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Mar 23, 2018

Op-Ed: Great Public School in Newark Lift All of Us Up


Originally published in the April 2017 issue of Positive Community.

Every community deserves a great public education system that offers high-quality educational options for all students and families. Whether that’s a great public charter school, traditional public school, magnet school or vocational school, what really matters is that there is a healthy, vibrant and resilient ecosystem that supports and maintains a portfolio of great public school options for parents and children in Newark. 

As a champion of every child across Newark, I’m fighting to ensure all of our children have access to great public schools that nurture their talents and support their growth. The reality is that great public schools that are responsive to the needs of children and families, regardless of their governance, lift all of us up. When the Newark Charter School Fund (NCSF) launched in 2008, the educational landscape in Newark was quite different. The district had been under state control for over a decade, return to local control seemed like a distant dream and high-quality public school options for children were limited. Charter schools were just beginning to make inroads across the city, so our explicit focus was to build capacity and space for high-quality public charter schools in Newark. 

Over the past eight years, NCSF has successfully supported the quality, growth, and sustainability of the Newark public charter school sector. The charter sector in Newark now serves over one- third of all public school students and is recognized as one of the top-achieving sectors in the nation in terms of both reading and math impact. 
As the public charter sector grew, NCSF’s role evolved, transforming into a leading voice for quality public education here in Newark and across the state. We learned that in order to meet the needs of Newark children and families, collaboration and partnership is vital for the success of all Newark children. Over 40 percent of Newark’s charter school parents also have a child in a district school. Doing our work well means building bridges with Newark Public Schools, elected officials, parents and other community- rooted partners.

NCSF has fostered collaboration between charter and district schools, working to break down the “us versus them” mentality. A majority of Newark charter schools joined forces with Newark Public Schools to participate in Newark Enrolls, a common enrollment system that in the four years since its implementation has steadily improved and is now successfully serving the interests of all students and families.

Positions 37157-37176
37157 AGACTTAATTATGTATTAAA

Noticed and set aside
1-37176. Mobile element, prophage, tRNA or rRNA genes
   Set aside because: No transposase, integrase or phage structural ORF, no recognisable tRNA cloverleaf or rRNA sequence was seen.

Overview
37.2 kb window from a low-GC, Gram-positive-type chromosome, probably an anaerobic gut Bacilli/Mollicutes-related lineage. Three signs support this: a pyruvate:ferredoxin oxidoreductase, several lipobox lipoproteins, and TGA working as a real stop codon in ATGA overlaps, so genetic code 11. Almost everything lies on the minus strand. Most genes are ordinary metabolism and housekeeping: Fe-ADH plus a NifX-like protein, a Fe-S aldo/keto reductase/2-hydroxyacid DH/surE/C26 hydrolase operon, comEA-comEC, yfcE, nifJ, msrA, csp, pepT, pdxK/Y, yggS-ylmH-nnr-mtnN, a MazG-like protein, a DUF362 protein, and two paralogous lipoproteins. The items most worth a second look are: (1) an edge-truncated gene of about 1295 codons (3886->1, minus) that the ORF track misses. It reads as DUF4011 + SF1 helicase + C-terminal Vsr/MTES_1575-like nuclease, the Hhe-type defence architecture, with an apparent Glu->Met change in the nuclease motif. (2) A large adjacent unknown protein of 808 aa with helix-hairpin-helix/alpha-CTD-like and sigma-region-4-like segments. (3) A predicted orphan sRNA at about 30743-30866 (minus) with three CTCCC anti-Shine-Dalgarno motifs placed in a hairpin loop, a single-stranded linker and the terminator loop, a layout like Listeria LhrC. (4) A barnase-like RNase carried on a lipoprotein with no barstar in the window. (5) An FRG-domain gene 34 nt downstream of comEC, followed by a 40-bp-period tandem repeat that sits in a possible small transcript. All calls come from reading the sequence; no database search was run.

Today’s educational landscape in Newark looks quite different than when we first began our work. The return to local control is imminent, there are more high-quality public school options than ever before and there’s a real willingness across our community to work together to better meet the needs of Newark’s children and families. Within this altered landscape, NCSF is deepening its concentration on high-quality education growth – whether it’s a public charter school or a traditional school (or some other educational option that meets the needs of our children) – to achieve an excellent education system that supports all children and families across our community. NCSF is committed now more than ever to creating great school.

The progress we have made over the last decade shows us that the best way to shape the future is to participate in the present. On April 25th, Newark will hold the School Advisory Board Election. This election presents Newarkers with the first real opportunity to influence the future of Newark Public Schools and, consequently, Newark’s public education landscape. On the eve of the return to local control, the incoming board members will, for the first time in over 20 years, have the opportunity to hire their own superintendent and make decisions that they alone will have to own. 

I urge community members to get involved in Newark’s education conversation and go out and vote in the upcoming school board election. We need a School Advisory Board comprised of diverse voices, who are willing to fight for the interests of all Newark families and who understand that our families deserve access to high-quality educational options for their children. 

The return to local control presents a unique opportunity for meaningful collaboration to forge a great future for our children. I am ready to stand shoulder to shoulder with the school district, parents and other community stakeholders to build on the progress we have made, as we chart our shared pathway forward. United, we can deliver transformational change to our city’s education system and ensure every child has the capacity to achieve greatness when he or she has access to great schools and teachers. 

Michele Mason is the Executive Director of the Newark Charter School Fund (NCSF). 

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